More information: www.eselyegyenloseg.hu/doc/1993-LXXIX-tv.doc

 

 

Amendment of the Labour Code, Act XVI of 2001


The amendment of Article 5 the Labour Code in 2001 introduced the concept of indirect discrimination and extended the prohibition of discrimination to the discrimination because of family or handicapped status.

 

More information: www.eselyegyenloseg.hu/doc/2001-XVI-tv.doc

 

 

Amendment of the Labour Code, Act XX of 2003


Amendment of Article 5:

(1) ”In connection with an employment relationship, no discrimination shall be practiced against employees on the basis of gender, age, family or handicapped status, maternity, national origin, race, religion, political views or membership in employee interest representation organizations or activities connected therewith, part-time employment, temporary employment as well as any other circumstances not related to employment.”

 

More information: www.eselyegyenloseg.hu/doc/2003-XX-tv.doc

 

 

Act CXXV of 2003


Law about equal treatment and the promotion of equal opportunities.

 

More information: www.eselyegyenloseg.hu/doc/eselytorveny_20040122.doc

 


 

INTERNATIONAL

 

Act LVII of 2000


Law about the announcement of the Convention number 100. accepted on the 34. session of the International Conference on Labour in 1951 dealing with the equal payment for equal work for female and male workforce.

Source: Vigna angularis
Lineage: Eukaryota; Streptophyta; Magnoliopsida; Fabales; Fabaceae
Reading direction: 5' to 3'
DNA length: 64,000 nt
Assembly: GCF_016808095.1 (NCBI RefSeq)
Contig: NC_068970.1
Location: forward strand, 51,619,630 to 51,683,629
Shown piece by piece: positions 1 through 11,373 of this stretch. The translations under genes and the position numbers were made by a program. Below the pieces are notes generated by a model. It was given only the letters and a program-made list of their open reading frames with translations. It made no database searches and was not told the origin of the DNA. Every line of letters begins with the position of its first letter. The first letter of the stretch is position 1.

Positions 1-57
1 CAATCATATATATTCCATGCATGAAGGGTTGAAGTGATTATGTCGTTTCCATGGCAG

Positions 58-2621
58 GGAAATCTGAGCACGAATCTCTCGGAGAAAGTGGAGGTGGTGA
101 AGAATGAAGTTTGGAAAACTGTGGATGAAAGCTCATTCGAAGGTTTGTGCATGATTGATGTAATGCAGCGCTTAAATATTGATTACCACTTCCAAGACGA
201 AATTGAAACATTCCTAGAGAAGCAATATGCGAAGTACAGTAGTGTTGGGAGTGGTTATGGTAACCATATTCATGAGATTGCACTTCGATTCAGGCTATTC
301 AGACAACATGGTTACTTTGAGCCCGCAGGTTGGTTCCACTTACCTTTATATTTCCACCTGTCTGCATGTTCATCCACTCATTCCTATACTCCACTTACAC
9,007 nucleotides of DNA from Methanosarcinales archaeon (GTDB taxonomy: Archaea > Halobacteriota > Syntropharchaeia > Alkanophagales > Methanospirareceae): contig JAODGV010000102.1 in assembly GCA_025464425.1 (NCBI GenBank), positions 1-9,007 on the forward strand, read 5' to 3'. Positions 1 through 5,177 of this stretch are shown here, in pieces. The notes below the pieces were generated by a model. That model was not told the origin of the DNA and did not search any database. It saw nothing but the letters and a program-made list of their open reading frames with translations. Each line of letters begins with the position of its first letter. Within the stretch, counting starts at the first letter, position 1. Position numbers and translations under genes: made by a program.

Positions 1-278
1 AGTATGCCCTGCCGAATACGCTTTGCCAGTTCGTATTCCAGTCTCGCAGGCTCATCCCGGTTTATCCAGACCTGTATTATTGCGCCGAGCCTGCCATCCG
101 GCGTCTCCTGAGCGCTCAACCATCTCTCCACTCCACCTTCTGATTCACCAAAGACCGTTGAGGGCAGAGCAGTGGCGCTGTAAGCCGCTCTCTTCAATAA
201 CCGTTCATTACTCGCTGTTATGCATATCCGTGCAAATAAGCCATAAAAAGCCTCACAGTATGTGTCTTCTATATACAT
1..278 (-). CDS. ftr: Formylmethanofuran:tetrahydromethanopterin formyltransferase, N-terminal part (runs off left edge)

More information: www.eselyegyenloseg.hu/doc/2000-LVII-tv.doc

 

 

Act LX of 2000


Law about the announcement of the Convention number 111. accepted on the 42. session of the International Conference on Labour in 1958 dealing with the negative discrimination issuing from employment and occupation.

 

More information: www.eselyegyenloseg.hu/doc/2000-LX-tv.doc

 

 

Act LX of 2001


Law about the announcement of the Complementary Report of the Convention accepted on 18/12/1979 in New York dealing with the elimination of all forms of negative discrimination against women.

 

More information: www.eselyegyenloseg.hu/doc/2001-LX-tv.doc

 

 

CEDAW


Hungary became a member of the Convention on the Elimination of All Forms of Discrimination against Women in 1982, and since then it has submitted 5 reports: in 1982, 1986, 1991 and in 2000 the combined fourth and fifth report.

 

More information: http://ods-dds-ny.un.org/doc/UNDOC/GEN/N00/664/45/IMG/N0066445.pdf?OpenElement

 

 

HELSINKI


Hungary is represented in the Helsinki Group of national civil servants, which was set up in 1998 by the European Commission focusing on policy reviews and development of gender indicators in research.

 

More information:

http://europa.eu.int/comm/research/science-society/women-science/helsinki_en.html

 

 

ENWISE


Hungary is represented in the ENWISE (ENlarge “Women In Science” to East) Expert Group, which was set up by the European Commission in 2002 to promote gender equality in science by addressing the situation of women scientists in Central and Eastern European countries and in the Baltic States.

 

More information:

http://europa.eu.int/comm/research/science-society/women/enwise/index_en.html

 


 



PRINT
Hungary
Slovenia
policy documents
Central European Centre for Women and Youth in Science is a project funded by the European Commission
under Framework Programme 6 in the Structuring the ERA specific programme.